Beneath Greenland’s ice sheet, scientists have discovered, is a near-perfectly round depression created when a big meteorite fell from space and struck the northeastern part of the island.
About 300 meters deep and 31 kilometers wide, the depression is one of the biggest impact craters discovered on Earth — and the first discovered beneath a continental ice sheet.
The impact crater was discovered almost by accident.
Researchers from NASA have been surveying the region for years with aerial radar to map Greenland’s ice and the bedrock below it. The site, where the Hiawatha Glacier meets the edge of the ice sheet, has long been a curiosity; there, the glacier forms an unusual semi-circle.
Using powerful radar imagery from equipment on a research plane owned by Germany’s Alfred Wegener Institute, an international team of scientists mapped what was below the nearly kilometer-thick layer of ice.
“The crater is exceptionally well-preserved, and that is surprising, because glacier ice is an incredibly efficient erosive agent that would have quickly removed traces of the impact. But that means the crater must be rather young from a geological perspective,” Kurt H. Kjær from the Natural History Museum of Denmark and the study’s lead author, said in a statement released by the University of Alaska Fairbanks.
The impact crater, which is bigger than the city of Paris, appears to be young by geologic standards. Clues in the glacial ice and in the rocks found in the area suggest that the meteorite hit sometime during the Pleistocene era, possibly as recently as 12,000 years ago. If the impact was that recent, it would have affected human populations, the scientists said. Even if it happened earlier, there would have been widespread effects, they said.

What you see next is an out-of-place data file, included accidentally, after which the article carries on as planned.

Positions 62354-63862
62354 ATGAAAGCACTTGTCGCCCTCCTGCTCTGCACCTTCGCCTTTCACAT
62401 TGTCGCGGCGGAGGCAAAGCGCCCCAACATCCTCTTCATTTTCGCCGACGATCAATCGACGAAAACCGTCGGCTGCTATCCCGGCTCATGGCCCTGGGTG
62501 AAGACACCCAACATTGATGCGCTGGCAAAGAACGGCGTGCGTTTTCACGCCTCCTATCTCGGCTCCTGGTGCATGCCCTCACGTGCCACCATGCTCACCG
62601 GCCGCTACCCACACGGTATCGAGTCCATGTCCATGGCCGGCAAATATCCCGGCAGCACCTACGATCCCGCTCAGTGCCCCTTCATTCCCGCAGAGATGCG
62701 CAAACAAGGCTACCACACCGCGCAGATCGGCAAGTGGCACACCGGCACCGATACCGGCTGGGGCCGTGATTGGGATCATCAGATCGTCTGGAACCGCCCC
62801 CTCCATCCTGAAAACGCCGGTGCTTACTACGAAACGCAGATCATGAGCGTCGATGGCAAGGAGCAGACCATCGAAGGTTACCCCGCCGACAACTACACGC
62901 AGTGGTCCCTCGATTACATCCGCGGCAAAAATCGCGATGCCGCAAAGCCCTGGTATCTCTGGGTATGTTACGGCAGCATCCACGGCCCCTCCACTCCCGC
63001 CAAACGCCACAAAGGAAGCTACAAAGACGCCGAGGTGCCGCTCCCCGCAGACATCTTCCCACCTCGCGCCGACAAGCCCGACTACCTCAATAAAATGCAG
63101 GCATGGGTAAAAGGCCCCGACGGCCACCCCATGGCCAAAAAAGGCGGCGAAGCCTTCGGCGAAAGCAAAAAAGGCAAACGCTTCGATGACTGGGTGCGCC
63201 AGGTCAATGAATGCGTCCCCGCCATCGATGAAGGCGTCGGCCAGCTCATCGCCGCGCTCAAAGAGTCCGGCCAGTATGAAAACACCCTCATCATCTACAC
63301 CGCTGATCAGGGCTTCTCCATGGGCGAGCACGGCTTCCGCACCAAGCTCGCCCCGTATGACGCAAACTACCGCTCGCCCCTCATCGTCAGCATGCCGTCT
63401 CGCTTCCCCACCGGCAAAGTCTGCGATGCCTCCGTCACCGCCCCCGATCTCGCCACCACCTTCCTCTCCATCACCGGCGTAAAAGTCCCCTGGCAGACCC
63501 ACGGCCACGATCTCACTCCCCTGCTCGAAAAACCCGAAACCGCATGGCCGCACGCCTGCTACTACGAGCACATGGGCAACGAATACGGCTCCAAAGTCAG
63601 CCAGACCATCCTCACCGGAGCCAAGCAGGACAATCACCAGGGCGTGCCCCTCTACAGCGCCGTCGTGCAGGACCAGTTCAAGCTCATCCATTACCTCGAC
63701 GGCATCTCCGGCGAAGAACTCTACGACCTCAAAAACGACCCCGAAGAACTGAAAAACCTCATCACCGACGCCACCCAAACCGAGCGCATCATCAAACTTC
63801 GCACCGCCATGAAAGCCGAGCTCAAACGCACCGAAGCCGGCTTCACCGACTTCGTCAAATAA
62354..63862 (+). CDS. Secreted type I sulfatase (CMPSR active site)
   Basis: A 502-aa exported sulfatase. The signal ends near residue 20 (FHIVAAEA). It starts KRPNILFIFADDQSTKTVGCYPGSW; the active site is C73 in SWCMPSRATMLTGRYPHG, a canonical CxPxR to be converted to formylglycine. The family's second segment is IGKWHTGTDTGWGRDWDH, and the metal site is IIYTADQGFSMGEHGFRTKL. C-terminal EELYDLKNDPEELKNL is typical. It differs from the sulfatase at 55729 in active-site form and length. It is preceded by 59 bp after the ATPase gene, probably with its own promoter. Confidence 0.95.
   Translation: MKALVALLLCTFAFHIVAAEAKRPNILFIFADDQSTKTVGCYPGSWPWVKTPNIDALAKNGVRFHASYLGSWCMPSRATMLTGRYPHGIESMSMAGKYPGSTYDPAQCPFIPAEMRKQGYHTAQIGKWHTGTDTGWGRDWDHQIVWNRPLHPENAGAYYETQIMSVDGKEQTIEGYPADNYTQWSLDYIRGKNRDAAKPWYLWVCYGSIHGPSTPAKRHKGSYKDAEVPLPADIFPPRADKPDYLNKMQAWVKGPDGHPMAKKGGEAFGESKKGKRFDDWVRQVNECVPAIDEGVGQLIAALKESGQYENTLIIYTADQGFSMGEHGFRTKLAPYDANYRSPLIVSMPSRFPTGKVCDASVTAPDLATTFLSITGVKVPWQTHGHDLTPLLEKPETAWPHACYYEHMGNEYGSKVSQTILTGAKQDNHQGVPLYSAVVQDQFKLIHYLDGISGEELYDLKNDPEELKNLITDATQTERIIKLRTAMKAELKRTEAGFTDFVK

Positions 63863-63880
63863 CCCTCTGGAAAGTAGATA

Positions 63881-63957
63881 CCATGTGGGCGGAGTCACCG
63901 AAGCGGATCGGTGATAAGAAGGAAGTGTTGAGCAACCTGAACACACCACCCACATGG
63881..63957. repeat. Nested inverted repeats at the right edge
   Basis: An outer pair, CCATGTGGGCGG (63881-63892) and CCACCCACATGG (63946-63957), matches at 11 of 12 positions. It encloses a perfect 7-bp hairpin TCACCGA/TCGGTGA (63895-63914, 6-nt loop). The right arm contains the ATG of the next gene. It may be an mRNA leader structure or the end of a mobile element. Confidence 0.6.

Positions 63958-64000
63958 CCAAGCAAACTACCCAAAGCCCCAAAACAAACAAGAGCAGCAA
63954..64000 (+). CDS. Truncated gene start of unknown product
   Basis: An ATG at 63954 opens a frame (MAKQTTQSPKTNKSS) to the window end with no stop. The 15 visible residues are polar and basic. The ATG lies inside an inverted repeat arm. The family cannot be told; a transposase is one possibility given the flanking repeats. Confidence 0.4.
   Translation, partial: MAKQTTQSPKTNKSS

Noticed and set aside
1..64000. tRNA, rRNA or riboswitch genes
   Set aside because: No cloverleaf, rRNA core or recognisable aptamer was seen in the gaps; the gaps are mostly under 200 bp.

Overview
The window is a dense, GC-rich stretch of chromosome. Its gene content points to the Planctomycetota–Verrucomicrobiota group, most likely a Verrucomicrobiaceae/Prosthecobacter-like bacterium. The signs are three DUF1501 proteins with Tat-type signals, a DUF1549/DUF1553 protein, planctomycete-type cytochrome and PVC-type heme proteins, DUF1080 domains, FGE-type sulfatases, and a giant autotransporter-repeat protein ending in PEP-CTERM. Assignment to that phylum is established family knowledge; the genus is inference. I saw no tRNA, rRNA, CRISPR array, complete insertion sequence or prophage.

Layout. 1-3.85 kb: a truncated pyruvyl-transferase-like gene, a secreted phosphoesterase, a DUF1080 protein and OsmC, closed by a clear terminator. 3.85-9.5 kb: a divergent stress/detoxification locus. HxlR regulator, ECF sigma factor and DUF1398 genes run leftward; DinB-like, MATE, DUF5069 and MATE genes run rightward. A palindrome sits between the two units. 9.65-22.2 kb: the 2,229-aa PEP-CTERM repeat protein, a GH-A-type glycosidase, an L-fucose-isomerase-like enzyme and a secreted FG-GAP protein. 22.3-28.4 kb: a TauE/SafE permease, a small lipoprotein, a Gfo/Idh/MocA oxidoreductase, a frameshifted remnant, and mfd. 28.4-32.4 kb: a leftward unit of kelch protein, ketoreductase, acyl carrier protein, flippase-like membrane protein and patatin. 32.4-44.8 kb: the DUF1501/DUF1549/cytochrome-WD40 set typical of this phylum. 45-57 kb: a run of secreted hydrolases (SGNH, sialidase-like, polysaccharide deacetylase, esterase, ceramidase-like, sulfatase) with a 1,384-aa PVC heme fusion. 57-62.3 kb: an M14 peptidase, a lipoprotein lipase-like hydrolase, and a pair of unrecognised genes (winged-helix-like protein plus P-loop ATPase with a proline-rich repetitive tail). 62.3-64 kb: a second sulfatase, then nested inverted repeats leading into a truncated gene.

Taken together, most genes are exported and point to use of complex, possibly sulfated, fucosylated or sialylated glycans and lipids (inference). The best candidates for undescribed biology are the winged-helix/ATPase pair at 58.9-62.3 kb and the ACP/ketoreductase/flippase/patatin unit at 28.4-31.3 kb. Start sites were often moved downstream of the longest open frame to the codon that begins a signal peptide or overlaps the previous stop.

“Regardless of its exact age, based on the size of the Hiawatha impact crater, this impact very likely had significant environmental consequences in the Northern Hemisphere and possibly globally,” the study says.
Just how thick the ice was when the meteorite struck depends on the timing, said Mark Fahnestock of UAF’s Geophysical Institute, a co-author of the study. If the impact was 12,000 years ago, “there would have been more ice in this area than at present — the edge of the ice sheet was out in the ocean or across the strait and on to Ellesmere Island,” he said in an email. But at other times, the setting would have been much different, he said. “There are times in the last 2.4 million years when it was warmer in this area, based on the vegetation that was there, and likely no ice,” he said.
The meteorite itself can no longer be found, Fahnestock said.
“In an impact of this size the large impactor would have disintegrated, and you wouldn’t expect to find it, but you would find a chemical signature in the debris, which could help to identify its composition,” he said. “The sediment sample that has the shocked quartz grains and other impact-related grains also has a signature that supports the impactor being made of iron.
A large collection of iron meteorites has already been found in this part of Greenland, and Greenlanders for hundreds of years have used those meteorites as a source of iron to put on spears and tools, Fahnestock noted in the UAF statement.
The Greenland impact crater is one of the 25 largest found on the planet, the scientists said.
Yereth Rosen is a 2018 Alicia Patterson Foundation fellow.